In what could be a cause of concern for the National Democratic Alliance government, which rode to power on promises of Achhe Din (good days), India has dipped further down the World Happiness rankings. The World Happiness Report 2016, which was issued on Wednesday, has placed India at 118 among 157 nations, a rung below its position (117) last year. Not only that, India also comes seventh among the biggest losers of happiness in the last one year, with a change of -0.750 in its index points.
Interestingly, India has remained on the losing side for consecutive years. The World Happiness Report 2015 also saw India losing 0.589 index points, and finishing 11th on the list those witnessing the largest dip in their happiness quotient. (QUICK LOOK)
This year, while Greece (-1.294), Egypt (-0.996) and Saudi Arabia (-0.794) have seen the greatest dip in their happiness quotient, beating India to the unenviable top spot, neigbour Pakistan has fared much better at 92nd rank, even as it lost 0.374 index points. Similarly Bhutan (84), Nepal (107), Bangladesh (110) and Sri Lanka (117) all rank higher than India.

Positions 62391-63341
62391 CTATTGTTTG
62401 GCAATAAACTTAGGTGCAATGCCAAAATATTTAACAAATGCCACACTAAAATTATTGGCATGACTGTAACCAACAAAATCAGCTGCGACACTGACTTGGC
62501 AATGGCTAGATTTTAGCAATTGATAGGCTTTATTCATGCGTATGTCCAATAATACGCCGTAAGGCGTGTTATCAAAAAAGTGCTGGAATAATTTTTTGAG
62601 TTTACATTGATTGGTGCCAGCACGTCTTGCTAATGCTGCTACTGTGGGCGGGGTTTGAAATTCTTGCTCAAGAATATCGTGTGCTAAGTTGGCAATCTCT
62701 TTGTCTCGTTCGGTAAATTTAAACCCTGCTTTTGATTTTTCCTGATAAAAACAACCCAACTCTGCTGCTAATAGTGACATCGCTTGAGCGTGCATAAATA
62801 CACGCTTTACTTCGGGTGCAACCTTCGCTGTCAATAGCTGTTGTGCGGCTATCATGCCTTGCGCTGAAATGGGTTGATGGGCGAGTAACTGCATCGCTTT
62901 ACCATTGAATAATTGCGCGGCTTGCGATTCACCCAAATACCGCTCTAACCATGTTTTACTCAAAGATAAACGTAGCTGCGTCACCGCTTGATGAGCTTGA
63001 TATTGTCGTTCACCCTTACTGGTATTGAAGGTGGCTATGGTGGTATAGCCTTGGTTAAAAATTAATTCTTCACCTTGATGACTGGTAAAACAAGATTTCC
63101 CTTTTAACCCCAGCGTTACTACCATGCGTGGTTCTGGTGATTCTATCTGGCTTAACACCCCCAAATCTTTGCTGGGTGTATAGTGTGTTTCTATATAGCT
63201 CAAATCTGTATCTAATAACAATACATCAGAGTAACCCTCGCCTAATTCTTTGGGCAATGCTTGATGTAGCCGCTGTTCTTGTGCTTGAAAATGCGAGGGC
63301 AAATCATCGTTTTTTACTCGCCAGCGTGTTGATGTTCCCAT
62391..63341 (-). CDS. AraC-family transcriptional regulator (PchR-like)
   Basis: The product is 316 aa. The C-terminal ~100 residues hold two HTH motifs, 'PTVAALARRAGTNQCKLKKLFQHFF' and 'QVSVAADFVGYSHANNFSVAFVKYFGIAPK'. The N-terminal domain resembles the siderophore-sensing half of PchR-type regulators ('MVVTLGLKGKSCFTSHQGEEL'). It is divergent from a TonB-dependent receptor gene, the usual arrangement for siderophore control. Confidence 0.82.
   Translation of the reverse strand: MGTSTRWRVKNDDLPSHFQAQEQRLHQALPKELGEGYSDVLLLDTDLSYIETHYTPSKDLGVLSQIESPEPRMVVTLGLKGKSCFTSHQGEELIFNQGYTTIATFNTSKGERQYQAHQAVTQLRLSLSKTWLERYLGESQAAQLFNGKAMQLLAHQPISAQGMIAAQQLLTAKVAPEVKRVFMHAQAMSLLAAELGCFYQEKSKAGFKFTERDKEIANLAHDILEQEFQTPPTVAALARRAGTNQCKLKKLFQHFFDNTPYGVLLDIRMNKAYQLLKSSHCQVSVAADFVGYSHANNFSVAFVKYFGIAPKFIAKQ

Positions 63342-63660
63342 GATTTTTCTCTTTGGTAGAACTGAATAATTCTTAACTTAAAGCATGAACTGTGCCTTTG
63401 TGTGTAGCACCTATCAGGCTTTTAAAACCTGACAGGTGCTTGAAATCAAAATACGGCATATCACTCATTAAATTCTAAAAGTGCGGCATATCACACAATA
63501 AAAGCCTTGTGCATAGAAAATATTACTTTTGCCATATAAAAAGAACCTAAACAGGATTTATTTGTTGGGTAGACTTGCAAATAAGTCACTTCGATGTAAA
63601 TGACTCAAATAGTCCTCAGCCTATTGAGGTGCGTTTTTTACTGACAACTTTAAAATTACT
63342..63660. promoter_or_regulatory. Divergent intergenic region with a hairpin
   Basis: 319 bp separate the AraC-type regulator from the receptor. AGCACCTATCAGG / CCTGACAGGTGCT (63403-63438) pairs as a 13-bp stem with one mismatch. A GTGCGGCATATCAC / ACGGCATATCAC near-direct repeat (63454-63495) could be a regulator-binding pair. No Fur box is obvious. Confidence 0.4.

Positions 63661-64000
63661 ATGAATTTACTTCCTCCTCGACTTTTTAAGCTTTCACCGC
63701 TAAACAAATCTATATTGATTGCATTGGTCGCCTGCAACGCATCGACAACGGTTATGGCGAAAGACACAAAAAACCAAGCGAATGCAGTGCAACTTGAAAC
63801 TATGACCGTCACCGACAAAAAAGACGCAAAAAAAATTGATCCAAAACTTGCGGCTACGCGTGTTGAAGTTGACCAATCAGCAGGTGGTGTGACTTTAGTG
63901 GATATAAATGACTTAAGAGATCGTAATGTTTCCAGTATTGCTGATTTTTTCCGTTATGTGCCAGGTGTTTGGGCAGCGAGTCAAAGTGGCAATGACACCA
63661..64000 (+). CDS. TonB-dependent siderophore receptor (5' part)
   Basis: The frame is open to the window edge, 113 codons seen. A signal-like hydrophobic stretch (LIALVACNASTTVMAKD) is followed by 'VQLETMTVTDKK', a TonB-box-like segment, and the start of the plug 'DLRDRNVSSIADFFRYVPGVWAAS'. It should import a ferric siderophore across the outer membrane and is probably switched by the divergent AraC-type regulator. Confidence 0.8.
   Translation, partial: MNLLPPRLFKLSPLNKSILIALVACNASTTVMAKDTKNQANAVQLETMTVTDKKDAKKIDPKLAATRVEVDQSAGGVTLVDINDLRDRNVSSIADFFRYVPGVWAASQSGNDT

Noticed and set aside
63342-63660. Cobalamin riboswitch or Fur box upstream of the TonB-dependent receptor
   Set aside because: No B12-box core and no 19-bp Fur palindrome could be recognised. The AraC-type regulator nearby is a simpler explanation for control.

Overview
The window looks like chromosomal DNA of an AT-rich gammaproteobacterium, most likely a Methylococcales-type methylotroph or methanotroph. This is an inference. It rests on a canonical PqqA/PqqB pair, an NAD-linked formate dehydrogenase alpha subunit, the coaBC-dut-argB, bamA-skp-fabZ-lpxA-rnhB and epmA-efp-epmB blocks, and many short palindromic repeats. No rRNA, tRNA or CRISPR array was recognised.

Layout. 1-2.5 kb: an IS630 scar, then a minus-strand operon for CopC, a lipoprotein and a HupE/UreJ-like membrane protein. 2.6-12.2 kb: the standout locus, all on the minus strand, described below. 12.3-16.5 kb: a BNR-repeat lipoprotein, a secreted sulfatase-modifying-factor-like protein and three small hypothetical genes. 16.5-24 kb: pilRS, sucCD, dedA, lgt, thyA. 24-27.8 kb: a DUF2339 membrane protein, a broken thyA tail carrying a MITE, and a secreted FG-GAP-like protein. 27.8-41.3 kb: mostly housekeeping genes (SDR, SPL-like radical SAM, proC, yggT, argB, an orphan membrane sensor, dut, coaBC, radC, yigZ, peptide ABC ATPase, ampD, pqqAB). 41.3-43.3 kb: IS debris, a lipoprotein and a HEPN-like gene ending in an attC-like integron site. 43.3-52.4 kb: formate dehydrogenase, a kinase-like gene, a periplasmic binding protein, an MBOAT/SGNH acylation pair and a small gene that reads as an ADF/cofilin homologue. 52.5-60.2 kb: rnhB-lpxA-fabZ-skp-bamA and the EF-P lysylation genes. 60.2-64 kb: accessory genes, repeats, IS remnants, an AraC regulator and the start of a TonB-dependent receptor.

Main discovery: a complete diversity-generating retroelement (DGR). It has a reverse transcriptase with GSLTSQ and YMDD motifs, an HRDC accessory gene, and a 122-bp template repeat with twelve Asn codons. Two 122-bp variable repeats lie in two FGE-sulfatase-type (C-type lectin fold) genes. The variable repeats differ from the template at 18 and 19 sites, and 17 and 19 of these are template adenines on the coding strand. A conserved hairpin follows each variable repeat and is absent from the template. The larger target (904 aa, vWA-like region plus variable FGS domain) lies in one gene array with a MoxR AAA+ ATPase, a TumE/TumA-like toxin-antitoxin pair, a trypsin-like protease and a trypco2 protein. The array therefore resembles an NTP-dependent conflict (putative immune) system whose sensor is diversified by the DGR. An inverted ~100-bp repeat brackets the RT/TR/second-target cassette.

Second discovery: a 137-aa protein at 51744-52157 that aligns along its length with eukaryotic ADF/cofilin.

Among the three most populated nations, too, India has been beaten by both the United States (13) and China (83).
The rankings are based on answers to the main life evaluation question asked in the poll. This is called the Cantril ladder: it asks respondents to think of a ladder, with the best possible life for them being a 10, and the worst possible life being a zero. They are then asked to rate their own current lives on that zero to 10 scale. These answers are then weighted based on six other factors: levels of gross domestic product, life expectancy, generosity, social support, freedom and corruption. The usual sample size for the survey varies between 2,000 to 3,000 people per country.